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Dr. Christopher S. Baird

How does not washing your hands make you a healthier person?

Category: Health      Published: May 3, 2013

By: Christopher S. Baird, author of The Top 50 Science Questions with Surprising Answers and Associate Professor of Physics at West Texas A&M University

girl washing hands
Public Domain Image, source: Christopher S. Baird.

Avoiding hand washing will make you ill, not healthy. There seems to be a trendy viewpoint recently that having bad hygiene will make you healthier in the long run because it will boost your immune system by exposing you to more germs. This view is false, although it can be traced back to a true principle. The life-saving application of vaccines operates on the principle that if you expose your immune system to a certain germ, it will learn to recognize and build up an immunity against that germ that lasts for years. The trendy viewpoint therefore arose that having bad hygiene is like giving yourself mini-vaccines and will boost your immune system, making you healthier in the long run. This extrapolation from vaccines to bad hygiene is wrong for several reasons:

1. A specific vaccine only makes you immune to a specific disease, it does not boost your entire immune system in general. Vaccinating a child against measles will not make him immune to polio. That is why a child must receive so many different vaccines, that is, to protect him against all the major infectious diseases. Getting sick from a germ on your unwashed hands will only boost your immunity against that specific germ. But there are thousands (perhaps millions) of different types of infectious germs. The common cold alone can be caused by over 200 different viruses. To become immune to the common cold, you would have to get sick 200 times with each different strain of the virus. Even after doing that, you would still not protected for the reason mentioned next.

2. Germs evolve. When your body becomes immune to a certain germ, it is only developing immunity to the version that has infected you. Later versions of the same germ may have evolved into a different enough organism that your immune system is not able to recognize it. This is why the influenza vaccine must be reformulated every year. The influenza vaccine is updated annually to protect against the most current strains of the virus (or at least the most common current strains; it can't protect against all strains as the virus is constantly evolving into new strains). Getting sick from the a germ on your unwashed hands may make you immune to that particular strain, but will not make you immune to later versions that have evolved.

3. Vaccines consist of germs that have been altered to provoke the desired immune boost without giving you the disease. Germs on your unwashed hands have not been. To create a vaccine, scientists take a germ and either kill it, deactivate its toxicity, weaken it, or make a non-toxic copy. When the altered germ is injected into a patient, its molecular shape is learned and remembered through the production of antigen-specific antibodies. But because the germ has been rendered non-toxic, the patient reaps the benefits of immunity without actually getting the disease. In contrast, the germs on your unwashed hands are fully active and able to cause disease. You may develop immunity to a particular hand-borne pathogen, but you may also die or sustain long-term impairment in the process.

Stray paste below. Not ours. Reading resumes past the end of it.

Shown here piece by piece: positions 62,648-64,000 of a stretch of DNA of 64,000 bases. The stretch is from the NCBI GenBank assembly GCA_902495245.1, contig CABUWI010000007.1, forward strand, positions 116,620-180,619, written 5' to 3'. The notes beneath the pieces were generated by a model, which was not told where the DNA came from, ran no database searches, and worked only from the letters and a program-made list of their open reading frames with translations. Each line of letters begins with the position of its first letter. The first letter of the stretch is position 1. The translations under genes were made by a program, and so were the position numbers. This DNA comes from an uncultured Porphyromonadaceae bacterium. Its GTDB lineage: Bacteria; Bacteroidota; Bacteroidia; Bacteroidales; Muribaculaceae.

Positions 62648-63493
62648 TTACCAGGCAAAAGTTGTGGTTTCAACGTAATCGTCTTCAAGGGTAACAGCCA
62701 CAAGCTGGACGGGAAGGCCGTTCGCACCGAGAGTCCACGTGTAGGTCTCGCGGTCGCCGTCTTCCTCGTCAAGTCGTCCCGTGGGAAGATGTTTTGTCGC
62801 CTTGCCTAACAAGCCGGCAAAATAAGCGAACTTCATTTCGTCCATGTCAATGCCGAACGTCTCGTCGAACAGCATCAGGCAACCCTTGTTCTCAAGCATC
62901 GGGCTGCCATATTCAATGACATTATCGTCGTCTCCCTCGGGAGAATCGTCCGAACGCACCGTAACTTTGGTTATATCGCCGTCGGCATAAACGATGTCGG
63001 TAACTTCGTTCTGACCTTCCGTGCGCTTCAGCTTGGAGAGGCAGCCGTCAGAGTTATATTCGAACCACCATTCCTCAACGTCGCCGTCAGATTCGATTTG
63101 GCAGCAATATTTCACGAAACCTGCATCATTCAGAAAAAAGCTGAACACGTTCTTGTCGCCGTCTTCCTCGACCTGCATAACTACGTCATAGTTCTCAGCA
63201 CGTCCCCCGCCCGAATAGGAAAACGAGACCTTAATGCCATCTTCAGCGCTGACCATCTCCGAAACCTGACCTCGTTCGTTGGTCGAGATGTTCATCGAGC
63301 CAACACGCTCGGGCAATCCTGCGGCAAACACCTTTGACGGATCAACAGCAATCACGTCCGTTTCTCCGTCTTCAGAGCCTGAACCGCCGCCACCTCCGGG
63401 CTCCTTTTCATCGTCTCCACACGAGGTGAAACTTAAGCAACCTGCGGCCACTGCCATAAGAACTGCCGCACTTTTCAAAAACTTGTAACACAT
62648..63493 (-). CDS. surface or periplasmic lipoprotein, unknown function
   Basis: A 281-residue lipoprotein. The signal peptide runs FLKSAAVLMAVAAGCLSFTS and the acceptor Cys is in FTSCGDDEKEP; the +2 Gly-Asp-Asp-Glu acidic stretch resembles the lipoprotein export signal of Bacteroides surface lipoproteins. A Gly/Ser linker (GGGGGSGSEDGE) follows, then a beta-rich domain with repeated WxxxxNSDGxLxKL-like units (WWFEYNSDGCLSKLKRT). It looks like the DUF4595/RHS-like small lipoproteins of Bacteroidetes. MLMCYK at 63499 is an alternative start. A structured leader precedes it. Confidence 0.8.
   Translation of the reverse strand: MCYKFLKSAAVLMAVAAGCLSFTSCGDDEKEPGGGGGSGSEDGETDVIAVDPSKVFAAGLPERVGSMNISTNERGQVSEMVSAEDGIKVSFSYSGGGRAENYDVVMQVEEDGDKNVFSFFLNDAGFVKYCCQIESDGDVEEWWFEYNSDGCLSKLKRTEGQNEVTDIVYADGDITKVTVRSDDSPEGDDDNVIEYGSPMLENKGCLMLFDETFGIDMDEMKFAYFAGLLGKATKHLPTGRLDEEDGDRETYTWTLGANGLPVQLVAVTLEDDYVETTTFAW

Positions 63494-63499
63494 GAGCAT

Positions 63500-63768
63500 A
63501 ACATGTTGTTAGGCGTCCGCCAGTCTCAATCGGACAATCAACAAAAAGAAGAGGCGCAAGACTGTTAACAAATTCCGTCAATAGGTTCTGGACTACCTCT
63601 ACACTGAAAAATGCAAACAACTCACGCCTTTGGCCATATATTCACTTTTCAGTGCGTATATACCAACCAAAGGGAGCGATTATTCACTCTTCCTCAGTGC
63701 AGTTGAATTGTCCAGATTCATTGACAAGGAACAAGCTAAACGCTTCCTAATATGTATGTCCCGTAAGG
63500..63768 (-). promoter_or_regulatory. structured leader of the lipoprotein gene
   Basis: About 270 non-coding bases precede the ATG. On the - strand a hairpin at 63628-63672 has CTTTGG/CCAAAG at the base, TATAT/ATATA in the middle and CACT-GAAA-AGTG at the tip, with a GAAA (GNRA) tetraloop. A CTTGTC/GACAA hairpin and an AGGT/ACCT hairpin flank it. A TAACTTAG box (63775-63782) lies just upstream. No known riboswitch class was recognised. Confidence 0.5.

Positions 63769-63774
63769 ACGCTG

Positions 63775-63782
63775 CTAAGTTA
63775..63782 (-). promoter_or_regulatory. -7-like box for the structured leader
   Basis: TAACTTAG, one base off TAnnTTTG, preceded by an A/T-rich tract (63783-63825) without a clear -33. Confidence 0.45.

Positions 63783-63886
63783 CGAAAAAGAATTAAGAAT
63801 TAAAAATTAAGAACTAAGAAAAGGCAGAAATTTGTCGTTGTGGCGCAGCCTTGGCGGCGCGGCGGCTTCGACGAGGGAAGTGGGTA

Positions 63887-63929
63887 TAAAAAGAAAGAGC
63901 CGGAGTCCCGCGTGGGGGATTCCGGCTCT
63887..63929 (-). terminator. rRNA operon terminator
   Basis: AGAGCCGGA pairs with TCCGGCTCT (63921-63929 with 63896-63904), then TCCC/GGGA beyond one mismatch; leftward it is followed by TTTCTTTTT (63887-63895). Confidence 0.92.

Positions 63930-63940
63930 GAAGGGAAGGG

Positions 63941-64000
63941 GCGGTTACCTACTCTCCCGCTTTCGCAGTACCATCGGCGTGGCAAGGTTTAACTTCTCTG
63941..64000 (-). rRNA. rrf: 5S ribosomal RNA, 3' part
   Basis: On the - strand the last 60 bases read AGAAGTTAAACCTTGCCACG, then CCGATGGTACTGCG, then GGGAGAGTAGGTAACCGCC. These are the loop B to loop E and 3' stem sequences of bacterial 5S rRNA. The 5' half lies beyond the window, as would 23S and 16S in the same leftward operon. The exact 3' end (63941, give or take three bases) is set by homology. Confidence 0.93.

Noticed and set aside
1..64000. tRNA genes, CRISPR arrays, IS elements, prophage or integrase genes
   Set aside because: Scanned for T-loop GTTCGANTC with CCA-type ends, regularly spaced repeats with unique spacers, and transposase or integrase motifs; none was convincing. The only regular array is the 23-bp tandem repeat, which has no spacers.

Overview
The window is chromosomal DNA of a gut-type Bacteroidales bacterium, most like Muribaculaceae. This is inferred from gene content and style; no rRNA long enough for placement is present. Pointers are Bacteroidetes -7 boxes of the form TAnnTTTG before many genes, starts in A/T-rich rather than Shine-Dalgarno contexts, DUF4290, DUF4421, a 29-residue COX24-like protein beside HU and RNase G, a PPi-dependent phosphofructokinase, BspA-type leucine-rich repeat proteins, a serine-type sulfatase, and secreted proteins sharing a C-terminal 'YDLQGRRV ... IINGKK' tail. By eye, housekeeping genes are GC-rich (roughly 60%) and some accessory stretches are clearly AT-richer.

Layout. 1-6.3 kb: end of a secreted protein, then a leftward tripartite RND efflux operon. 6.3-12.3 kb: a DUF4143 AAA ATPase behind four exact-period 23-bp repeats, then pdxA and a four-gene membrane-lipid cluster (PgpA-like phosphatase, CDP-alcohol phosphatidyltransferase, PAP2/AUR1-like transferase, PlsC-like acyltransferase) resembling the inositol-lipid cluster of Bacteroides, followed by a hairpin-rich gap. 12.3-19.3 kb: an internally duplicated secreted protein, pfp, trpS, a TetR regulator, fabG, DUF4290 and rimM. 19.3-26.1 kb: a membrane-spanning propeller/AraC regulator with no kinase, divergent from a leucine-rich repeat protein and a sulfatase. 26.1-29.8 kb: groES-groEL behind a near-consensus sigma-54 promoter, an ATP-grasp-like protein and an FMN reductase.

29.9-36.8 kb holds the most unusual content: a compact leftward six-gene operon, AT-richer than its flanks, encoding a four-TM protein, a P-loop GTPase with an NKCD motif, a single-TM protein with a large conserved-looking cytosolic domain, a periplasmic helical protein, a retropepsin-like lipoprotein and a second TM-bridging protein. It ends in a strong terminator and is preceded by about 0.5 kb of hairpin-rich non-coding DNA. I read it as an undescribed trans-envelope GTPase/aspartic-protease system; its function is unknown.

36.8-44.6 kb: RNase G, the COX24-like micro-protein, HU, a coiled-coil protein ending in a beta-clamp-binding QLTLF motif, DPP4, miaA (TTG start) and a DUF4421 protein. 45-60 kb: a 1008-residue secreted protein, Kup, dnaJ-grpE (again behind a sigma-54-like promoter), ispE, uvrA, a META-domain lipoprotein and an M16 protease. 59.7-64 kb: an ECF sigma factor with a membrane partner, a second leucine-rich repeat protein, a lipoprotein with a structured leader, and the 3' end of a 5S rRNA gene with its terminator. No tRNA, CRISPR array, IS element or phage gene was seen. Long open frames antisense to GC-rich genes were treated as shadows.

Hand washing has been one of the greatest advances in medicine. Before the concept of germs was developed, Dr. Ignaz Semmelweis made an interesting discovery. As described in the biography written by Sir William Japp Sinclair, Dr. Semmelweis was working in the Vienna General Hospital in the 1840's when he found a discrepancy in mortality rates between the two different child-birthing clinics of the hospital. On average, about 10% of the birthing mothers in the First Clinic died of childbed fever, while less than 4% of the mothers died of childbed fever in the Second Clinic. Year after year, the mortality rate was consistently higher in the First Clinic. Word got out and laboring mothers begged to be admitted to the Second Clinic and not the First Clinic. Upon examination, Dr. Semmelweis discovered that the only difference between the two clinics was that the physicians in the First Clinic also performed autopsies, whereas those in the Second Clinic mostly did not. He reasoned that the deadly disease was being carried from the corpses to the birthing mothers on the hands of the physicians. Upon instituting a strict chlorine hand-washing policy in mid-1847, the fever death rate in the First Clinic dropped from 18% in April to 1% in July. In the following year, the death rate dropped to zero. Tragically, Dr. Semmelweis' discovery was ignored and ridiculed by the medical establishment of his time.

The CDC states "Keeping hands clean through improved hand hygiene is one of the most important steps we can take to avoid getting sick and spreading germs to others. Many diseases and conditions are spread by not washing hands with soap and clean, running water." To stay healthy, you should wash your hands when preparing food, eating food, caring for an invalid, using the toilet, treating a wound, changing diapers, coughing or sneezing into your hands, and after touching garbage. Because of the immense impact of hand washing on health, many states and countries have laws requiring employees to wash hands before handling food and after using the toilet. The CDC estimates that about 500,000 children die each year as a result of not washing their hands. While we have focused on hand-washing in particular, these concepts apply broadly to all hygiene. Being lazy towards germs will make you less healthy in the long run, not more.

Topics: disease, germs, hygeine, immune system, immunity, infections, natural vaccines, not washing hands, poor hygiene, vaccines, washing